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Figure 4: Lateral radiograph of left knee clearly showing distal femoral lesion (thick arrow) and transarticular skip lesion in proximal tibial epiphysis (thin arrow)

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Skip metastases are foci of tumor cells within the same bone as the primary lesion but are separated from the primary focus by normal intervening marrow. Occasionally, they may arise at the opposing side of a joint, [3] as in our patient. Skip lesions are a well-recognized feature of osteosarcoma and are associated with a poorer prognosis than cases clear of such lesions. [4] The inability of the plain radiographs to recognize the skip lesions is due to insufficient trabecular destruction by the lesion confined to the medullary cavity. It is well recognized that in the absence of cortical bone loss, approximately 50% of the underlying trabecular bone needs to be destroyed for it to be discernible radiographically. [5] In our patient, both skip lesions were detected on plain radiographs, though this is not true in all cases of multifocal osteosarcomas. However, skip metastases are best analyzed with long axis imaging of the entire affected bone. In localized osteosarcoma, the association of chemotherapy-surgery has indisputably improved prognosis. The role of chemotherapy combined with aggressive surgery has not been investigated in patients with synchronous multifocal osteosarcoma which is considered a fatal disease within a year. Hence, identifying skip metastases is important, both for defining local extent of the tumor and for prognostic reasons, as patients with skip metastases are more likely to also have distant metastases, which correspond to a lower 5-year survival rate than for those who do not have distant metastases. [4]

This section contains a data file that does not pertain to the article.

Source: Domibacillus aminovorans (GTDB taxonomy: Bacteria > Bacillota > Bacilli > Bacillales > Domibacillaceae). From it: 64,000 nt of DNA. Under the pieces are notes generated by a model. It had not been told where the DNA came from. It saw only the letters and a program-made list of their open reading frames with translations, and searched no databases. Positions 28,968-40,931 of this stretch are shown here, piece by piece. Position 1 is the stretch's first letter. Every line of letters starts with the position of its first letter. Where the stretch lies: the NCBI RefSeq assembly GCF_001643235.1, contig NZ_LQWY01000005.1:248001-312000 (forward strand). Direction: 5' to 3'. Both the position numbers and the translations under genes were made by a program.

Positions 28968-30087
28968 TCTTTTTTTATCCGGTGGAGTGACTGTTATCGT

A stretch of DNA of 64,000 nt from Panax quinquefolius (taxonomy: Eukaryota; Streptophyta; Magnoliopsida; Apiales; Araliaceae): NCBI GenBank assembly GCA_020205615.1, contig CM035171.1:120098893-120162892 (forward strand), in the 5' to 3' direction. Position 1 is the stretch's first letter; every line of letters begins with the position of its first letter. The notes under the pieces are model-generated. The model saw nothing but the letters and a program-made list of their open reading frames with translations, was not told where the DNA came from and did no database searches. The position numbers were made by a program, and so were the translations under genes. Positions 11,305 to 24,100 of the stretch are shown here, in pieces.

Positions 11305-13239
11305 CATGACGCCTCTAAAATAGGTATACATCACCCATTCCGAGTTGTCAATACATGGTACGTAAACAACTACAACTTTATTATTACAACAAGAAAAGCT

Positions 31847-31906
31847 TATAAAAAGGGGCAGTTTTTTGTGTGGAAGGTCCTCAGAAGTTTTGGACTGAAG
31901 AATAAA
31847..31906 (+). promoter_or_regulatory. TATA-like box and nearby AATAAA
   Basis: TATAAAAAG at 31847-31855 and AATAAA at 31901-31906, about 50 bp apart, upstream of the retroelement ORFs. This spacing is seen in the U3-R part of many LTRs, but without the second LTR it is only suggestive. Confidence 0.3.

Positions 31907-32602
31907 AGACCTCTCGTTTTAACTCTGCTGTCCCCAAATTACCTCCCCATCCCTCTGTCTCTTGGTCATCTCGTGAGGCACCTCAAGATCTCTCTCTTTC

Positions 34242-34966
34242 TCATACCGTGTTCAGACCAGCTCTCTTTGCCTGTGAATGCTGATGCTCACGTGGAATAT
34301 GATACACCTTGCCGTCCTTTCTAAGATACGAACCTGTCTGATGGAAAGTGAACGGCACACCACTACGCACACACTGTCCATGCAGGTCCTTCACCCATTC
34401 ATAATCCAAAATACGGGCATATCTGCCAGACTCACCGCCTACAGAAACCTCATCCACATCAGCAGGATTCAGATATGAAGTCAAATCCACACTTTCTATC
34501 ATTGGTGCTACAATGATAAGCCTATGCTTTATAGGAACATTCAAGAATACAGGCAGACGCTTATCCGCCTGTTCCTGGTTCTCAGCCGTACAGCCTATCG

In the present case, magnetic resonance (MR) imaging was not done, as both skip lesions were clearly visible on plain radiographs. Moreover, MR imaging would not change the management plan of our patient. Detection of skip lesions changed the management plan of our patient from endoprosthetic replacement of her distal femur to hip disarticulation which can be expected to give her better survival. Patient and her parents refused hip disarticulation, and she was managed with multi-agent chemotherapy alone. After three cycles of multi-agent chemotherapy, the size of the tumor marginally reduced clinically, with no variation in the size of skip lesions observed on plain radiographs. At her latest follow-up, 8 months after the initial presentation, the patient had developed multiple pulmonary metastases.

Synchronous skip metastases are not always demonstrable on plain radiographs. An error in detecting skip metastases would result in continued local destruction and distant spread of the tumor. Hence, we advise MR imaging study of the bone involved along with proximal and distal joints in all cases of osteosarcomas.

 
  References Top

1.Sajadi KR, Heck RK, Neel MD, Rao BN, Daw N, Rodriguez-Galindo C, et al. The incidence and prognosis of osteosarcoma skip metastases. Clin Orthop Relat Res 2004;426:92-6.  Back to cited text no. 1
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2.Mahoney JP, Spanier SS, Morris JL. Multifocal osteosarcoma. A case report with review of the literature. Cancer 1979;44:1897-907.  Back to cited text no. 2
[PUBMED]    
3.Enneking WF, Kagan A. The implications of "skip" metastases in osteosarcoma. Clin Orthop 1975;111:33-41.  Back to cited text no. 3
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4.Wuisman P, Enneking WF. Prognosis for patients who have osteosarcoma with skip metastases. J Bone Joint Surg Am 1990;72:60-8.  Back to cited text no. 4
[PUBMED]  [FULLTEXT]  
5.Ardran GM. Bone destruction not demonstrable by radiography. Br J Radiol 1951;24:107-9.  Back to cited text no. 5